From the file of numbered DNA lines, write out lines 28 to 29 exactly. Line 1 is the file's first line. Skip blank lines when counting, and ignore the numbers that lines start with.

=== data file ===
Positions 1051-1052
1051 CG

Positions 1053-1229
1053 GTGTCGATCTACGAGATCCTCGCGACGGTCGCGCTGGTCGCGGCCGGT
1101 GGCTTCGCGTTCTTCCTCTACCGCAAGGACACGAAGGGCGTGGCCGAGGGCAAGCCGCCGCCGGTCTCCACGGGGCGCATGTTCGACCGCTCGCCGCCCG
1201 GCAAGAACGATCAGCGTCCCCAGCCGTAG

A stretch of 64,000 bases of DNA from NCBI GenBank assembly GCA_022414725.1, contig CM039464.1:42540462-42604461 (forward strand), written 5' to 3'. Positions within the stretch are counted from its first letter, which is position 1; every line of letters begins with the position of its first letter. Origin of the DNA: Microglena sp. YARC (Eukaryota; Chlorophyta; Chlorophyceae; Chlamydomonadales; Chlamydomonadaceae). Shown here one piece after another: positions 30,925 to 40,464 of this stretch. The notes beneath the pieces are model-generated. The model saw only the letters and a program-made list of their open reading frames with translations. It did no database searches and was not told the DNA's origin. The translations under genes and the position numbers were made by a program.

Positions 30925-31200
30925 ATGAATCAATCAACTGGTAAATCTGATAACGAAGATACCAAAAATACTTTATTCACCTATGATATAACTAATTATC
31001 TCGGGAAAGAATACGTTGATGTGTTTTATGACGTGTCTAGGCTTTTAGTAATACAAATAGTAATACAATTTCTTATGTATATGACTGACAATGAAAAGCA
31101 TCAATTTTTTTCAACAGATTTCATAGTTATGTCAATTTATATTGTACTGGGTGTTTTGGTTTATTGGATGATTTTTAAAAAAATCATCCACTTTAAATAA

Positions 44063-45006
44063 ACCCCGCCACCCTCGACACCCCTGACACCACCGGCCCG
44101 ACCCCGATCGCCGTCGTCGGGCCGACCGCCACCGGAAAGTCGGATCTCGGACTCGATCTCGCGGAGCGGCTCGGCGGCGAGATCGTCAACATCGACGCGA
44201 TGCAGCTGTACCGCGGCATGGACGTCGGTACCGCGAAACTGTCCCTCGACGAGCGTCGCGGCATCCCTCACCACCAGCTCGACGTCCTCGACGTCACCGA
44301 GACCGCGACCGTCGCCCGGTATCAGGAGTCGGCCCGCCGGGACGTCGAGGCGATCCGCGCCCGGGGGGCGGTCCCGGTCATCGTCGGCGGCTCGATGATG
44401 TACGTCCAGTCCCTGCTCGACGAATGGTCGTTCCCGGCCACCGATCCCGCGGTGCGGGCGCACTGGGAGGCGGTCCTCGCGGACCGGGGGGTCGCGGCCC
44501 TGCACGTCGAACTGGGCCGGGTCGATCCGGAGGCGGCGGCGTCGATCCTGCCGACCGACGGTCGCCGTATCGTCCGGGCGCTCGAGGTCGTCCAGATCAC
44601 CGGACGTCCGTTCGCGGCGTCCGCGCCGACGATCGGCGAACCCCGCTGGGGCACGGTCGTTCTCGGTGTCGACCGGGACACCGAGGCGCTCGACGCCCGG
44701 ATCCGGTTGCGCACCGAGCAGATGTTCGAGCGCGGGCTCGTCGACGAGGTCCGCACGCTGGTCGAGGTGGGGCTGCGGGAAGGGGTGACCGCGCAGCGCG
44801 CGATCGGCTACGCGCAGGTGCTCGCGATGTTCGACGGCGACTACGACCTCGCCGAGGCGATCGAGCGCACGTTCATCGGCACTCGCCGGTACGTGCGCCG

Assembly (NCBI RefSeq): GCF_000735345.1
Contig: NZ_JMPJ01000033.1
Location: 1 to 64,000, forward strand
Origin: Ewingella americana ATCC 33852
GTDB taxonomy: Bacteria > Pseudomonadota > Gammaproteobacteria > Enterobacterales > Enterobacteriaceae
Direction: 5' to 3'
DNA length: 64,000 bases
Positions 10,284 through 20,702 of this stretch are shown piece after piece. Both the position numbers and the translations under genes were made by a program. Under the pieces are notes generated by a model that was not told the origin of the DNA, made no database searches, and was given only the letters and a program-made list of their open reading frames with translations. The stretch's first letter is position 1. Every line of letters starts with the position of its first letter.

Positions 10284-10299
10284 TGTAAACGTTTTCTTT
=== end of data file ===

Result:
DNA length: 64,000 bases
Positions 10,284 through 20,702 of this stretch are shown piece after piece. Both the position numbers and the translations under genes were made by a program. Under the pieces are notes generated by a model that was not told the origin of the DNA, made no database searches, and was given only the letters and a program-made list of their open reading frames with translations. The stretch's first letter is position 1. Every line of letters starts with the position of its first letter.